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You want to build a tree house and are not sure how big and how heavy it can get? We will show you the basics of tree(house) statics.

Have you already informed yourself about the building permit and know if your trees are suitable? Good, then let’s see how big your tree house can get:

1. Overall weight of the treehouse
2. Position of the platform – well balanced
3. Loading of the individual fasteners – calculation example
4. Load capacity of the tree
5. Summary

A treehouse for a tree is like a big backpack for a person – health, stature and environment determine how big and how heavy the backpack may be so that the person can still move freely. If you carry the backpack for a while, your body gets used to its weight and builds up muscles in a targeted manner – the same applies to a tree.

In the following article we show you:

  • A simple method to estimate the weight of your tree house.
  • In order to find out the load of the individual fasteners.

1. The total weight of a treehouse

The load of a treehouse is composed of:

  • Own weight (wood, roofing, windows, furniture, etc.)
  • Traffic load (crowds of people)
  • Natural stresses (snow, rain, storm)

The loads must be introduced into the platform construction, and transferred to the ground. This is done either directly over the tree and its roots or over an artificial, embedded stilt. The load should be distributed as evenly as possible between the individual attachments.

Also the horizontal wind load plays an important role, because the walls of the treehouse are like a sail. Near the ground, wind speed and lever arm are smaller; the lower the treehouse is fixed in the tree, the larger it can be dimensioned. So that the tree does not experience any rotation, the house should be built as evenly as possible around the trunk .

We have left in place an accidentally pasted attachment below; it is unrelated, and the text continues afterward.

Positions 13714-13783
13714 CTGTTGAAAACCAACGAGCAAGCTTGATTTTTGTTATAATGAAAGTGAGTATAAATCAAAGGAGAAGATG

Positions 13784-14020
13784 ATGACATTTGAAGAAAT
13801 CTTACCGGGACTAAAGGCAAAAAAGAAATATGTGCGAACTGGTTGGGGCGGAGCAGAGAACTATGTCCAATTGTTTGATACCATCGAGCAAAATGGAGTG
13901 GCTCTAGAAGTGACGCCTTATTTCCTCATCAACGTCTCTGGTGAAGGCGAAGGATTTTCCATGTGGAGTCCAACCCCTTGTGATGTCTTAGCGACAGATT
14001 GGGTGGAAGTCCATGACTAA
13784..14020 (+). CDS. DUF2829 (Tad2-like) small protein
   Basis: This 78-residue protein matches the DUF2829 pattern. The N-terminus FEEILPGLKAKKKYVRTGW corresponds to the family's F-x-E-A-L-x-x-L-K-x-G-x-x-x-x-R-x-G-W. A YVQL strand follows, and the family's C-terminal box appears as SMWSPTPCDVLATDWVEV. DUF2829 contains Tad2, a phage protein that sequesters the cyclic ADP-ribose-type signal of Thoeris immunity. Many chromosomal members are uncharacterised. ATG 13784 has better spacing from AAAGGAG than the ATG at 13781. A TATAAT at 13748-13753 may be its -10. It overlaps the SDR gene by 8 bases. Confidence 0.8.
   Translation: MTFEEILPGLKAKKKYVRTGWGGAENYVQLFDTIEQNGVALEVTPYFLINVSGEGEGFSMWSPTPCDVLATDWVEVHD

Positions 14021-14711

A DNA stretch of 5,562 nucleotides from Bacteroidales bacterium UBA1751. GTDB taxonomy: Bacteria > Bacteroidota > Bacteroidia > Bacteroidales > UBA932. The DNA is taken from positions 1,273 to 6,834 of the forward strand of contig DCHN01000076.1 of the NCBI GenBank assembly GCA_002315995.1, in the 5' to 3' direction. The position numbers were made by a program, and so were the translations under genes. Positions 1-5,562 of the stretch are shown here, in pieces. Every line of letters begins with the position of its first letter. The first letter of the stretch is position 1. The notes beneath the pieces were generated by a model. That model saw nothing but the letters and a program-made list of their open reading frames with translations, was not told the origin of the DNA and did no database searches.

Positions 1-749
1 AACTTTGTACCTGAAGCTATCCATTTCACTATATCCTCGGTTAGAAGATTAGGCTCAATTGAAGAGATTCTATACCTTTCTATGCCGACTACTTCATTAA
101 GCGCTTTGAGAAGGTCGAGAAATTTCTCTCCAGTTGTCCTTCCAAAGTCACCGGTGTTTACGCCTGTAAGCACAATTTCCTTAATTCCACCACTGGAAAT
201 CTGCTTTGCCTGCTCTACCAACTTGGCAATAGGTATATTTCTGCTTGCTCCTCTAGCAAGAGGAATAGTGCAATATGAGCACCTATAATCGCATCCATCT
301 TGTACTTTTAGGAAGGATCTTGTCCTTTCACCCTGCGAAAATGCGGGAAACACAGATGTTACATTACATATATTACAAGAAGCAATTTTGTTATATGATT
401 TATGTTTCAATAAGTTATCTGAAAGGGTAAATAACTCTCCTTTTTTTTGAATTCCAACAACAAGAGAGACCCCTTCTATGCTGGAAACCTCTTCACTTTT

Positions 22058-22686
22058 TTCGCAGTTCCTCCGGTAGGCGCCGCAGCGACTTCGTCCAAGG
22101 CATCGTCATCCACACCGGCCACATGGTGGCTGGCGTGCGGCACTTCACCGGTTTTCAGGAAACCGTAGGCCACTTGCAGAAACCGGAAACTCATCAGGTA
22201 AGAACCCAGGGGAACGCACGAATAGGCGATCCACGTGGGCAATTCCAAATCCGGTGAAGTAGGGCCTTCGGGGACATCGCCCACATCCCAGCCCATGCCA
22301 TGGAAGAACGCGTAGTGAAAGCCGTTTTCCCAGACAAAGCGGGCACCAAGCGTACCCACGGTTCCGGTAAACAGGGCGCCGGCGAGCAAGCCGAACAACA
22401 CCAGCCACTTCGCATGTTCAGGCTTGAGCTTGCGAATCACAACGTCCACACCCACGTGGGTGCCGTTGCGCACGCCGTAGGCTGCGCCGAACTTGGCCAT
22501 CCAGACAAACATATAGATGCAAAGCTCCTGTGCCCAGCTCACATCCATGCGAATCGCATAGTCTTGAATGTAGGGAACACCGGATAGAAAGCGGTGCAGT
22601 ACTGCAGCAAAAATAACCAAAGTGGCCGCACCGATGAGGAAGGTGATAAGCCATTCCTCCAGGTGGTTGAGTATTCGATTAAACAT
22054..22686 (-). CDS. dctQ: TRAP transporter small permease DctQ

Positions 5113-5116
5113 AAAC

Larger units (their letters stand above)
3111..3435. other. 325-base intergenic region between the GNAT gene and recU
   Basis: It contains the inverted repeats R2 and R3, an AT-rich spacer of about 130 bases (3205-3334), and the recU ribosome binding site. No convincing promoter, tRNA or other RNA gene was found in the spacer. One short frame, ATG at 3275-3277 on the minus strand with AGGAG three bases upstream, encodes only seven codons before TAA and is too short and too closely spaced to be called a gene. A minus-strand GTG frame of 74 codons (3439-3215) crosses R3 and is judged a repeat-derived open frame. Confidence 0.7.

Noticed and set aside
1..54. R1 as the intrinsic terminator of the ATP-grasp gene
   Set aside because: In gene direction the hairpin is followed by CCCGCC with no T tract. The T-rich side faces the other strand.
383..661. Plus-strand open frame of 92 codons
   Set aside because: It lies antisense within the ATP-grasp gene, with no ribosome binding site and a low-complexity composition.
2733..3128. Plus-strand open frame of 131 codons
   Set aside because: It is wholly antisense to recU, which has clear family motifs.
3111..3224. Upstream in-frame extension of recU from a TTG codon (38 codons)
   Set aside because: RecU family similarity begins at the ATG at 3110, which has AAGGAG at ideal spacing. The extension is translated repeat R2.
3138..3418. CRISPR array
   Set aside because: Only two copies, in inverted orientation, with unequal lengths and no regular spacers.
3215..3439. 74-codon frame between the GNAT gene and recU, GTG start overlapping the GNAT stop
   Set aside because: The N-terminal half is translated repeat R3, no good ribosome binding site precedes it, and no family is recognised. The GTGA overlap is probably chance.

Special attention should be paid to the snow load in alpine regions, this is sometimes set at over 500 kg/m²! Platform size and roof pitch should be adjusted accordingly.

Orientation values for the load of three different treehouse types can be found in the following table; the values include substructure, platform, railing and house:

Tree House Type Facilities Load [kg/m²]
Simple Children’s Playhouse; < 15 m² incl. terrace Non-insulated, very lightweight construction Ca. 60 kg/m²
Living Tree House; 15 – 25 m² incl. terrace Stable construction, slightly insulated, high-quality roof covering, glass windows Approx. 125 kg/m²
Luxury Tree House; 15 – 40 m² incl. terrace Massive construction, thick wall construction, excellent insulation, sanitary facilities, triple glazing Approx. 155 kg/m²

2. Position of the platform – well balanced

The following example shows a square platform between two trees:

We assume that the platform (without tree house) is loaded evenly & flat. The trees are not in the middle but slightly offset. This results in a certain “load area” (green and grey) for each tree. This is determined graphically: you connect the logs with a straight line (pink line) – then you draw a vertical dividing line at the center – what you see now are the areas that the respective tree has to carry:

  • The total area of the platform is 4 m x 4 m = 16 m²
  • The load area of the left, large tree is approx. 10 m²
  • The from the right, smaller tree approx. 6 m²